I had a lovely time in Woodend yesterday afternoon at New Leaves bookshop, reading ‘Old Sailor’. It’s a lovely bookshop with a great range of local and international titles. Well worth a visit.
I took my bollard sailor and sea creatures and the children enjoyed feeding him. I love when the children also want to tell you about their world. One was very firmly attached to her bunny and bunny featured in all her stories. Another had been to Mexico and seen dolphins and could speak Spanish. Another said she wanted to buy my book but her mother said it wasn’t possible this week. Put out she was.
Anyhoo, a coupla pics…
I wish I could write a poem as beautiful as flowers.
Thank you Cath for these gorgeous blooms.
Sally Murphy recently released her new verse novel, Toppling (ill Rhian Nest James, pub Walker Books) and as part of her promotion, she invited guests to talk about poetry at her blog. There’s a month worth of poetry and thoughts about poetry over there. Worth a look.
I’m March 12.
btw Toppling is a touching story about a young boy dealing with the illness of his best friend. Beautifully written.
Old Sailor and I will be at ‘New Leaves‘ Bookshop in Woodend next Saturday, 27 March at 1 pm.
I was hoping my family might join me but they’re mounting an expedition to the hills for some geared driving practice (as opposed to automatic).
Today we went to see ‘Valentine’s Day’. Indulgent really, seeing a film during daylight hours, but there you are. Within seconds of the movie starting my husband noticed there was something wrong with the colour. And there was – a strange green cast to the skin tones of the actors. We did see Avatar last week, and their skin was blue, but this was a film supposedly ‘real’ and that doesn’t include green skin. So he quietly slipped out and told someone.
Minutes later, the film stopped. Then started again. Nup, still green. Stopped again. Then hypergreen. Hmm. Each time, the audience grew more frustrated and more vocal. Shh don’t tell that it was my husband who started all the fuss.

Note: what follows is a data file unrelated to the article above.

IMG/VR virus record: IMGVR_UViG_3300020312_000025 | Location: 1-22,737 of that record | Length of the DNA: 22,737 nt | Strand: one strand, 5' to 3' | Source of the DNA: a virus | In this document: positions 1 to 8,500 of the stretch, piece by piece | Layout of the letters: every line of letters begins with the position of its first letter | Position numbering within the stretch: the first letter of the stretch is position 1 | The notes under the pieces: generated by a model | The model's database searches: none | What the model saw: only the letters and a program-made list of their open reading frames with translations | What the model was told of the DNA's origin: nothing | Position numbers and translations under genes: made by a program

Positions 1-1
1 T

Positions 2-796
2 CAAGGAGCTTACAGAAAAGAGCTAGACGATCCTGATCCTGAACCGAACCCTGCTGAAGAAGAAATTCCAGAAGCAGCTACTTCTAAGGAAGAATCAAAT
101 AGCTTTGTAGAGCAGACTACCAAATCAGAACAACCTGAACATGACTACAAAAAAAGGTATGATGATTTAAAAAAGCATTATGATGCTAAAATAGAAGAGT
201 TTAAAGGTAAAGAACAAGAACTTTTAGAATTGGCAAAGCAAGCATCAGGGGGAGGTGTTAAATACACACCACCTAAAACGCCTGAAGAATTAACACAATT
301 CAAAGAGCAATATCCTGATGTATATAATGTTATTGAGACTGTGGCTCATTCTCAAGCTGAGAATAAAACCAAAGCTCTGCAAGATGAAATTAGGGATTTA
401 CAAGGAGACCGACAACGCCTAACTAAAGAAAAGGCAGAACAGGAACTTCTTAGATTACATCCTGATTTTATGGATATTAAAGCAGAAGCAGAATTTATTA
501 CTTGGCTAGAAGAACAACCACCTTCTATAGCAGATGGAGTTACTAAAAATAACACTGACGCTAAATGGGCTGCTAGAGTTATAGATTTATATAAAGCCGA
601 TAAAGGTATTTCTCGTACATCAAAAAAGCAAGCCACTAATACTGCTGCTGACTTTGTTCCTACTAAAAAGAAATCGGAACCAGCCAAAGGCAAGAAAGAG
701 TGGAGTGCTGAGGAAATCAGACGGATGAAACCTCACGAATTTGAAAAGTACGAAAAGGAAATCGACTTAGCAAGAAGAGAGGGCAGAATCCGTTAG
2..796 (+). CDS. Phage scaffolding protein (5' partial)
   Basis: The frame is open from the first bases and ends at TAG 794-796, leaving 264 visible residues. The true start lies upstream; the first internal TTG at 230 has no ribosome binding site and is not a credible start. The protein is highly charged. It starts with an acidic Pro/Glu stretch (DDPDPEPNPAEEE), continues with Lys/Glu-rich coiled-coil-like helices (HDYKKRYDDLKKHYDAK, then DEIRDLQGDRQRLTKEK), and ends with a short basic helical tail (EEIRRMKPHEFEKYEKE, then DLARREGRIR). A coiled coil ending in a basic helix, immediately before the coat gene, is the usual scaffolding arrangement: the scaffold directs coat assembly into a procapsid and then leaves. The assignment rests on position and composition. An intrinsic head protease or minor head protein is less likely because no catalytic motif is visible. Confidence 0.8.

20 minutes, an offer of a refund and a new projector later, the movie started. Wow, that low light sky actually had the pinks of sunrise! And the cars on the freeway had tail lights. Red ones. There’d been something wrong with the colours alright – no red. Imagine Valentine’s Day with no red! It just wouldn’t work.
So we settled down for the rest of the movie. All good, until the final 15 minutes. It stopped again and we began to see the shorts for the next session. Hmm. Someone else raised the alarm this time. Be with you shortly, said the usher. Every cinema is having trouble. Eight cinemas I think they have. It’s the storm, she said. It’s affected them all.
We waited and sure enough after a couple of false starts we were back on track. Lucky it wasn’t a suspense thriller. 15 minutes later and the film finished. Others were going to demand their money back after the almost comic interruptions to the film. We walked out to see the longest queues we’ve ever seen at this cinema. Staff were walkrunning this way and that. Is the cinema ready? Almost, said one.
We decided not to complain. Hardly their fault and they seemed to have enough challenges to be going on with. Inside, we’d not been aware of the storm at all. But it was clear as soon as we hit the street, that our little dramas were just that, little.
Today was the second meeting for our new children’s book group. There were 13 of us today, and we were looking at ‘Wolves in the Walls’ by Neil Gaiman, ‘Field Guide’, the first title in The Spiderwick Chronicles written by Holly Black and ‘Various’ by Steve Augarde.
As at our first meeting, there was a wide variety of opinions and new insights.
What I like most about the book group, apart from the obvious discussion of books by book lovers, is that I’m directed to books I’ve not necessarily read, and may not have read. Particularly when others are particularly passionate about those books.
Next month, we’re looking at Persepolis by Marjane Satrapi, ‘Does My Head Look Big in This?’ by Randa Abdel-Fattah, and ‘Ziba Came on a Boat’ by Liz Lofthouse.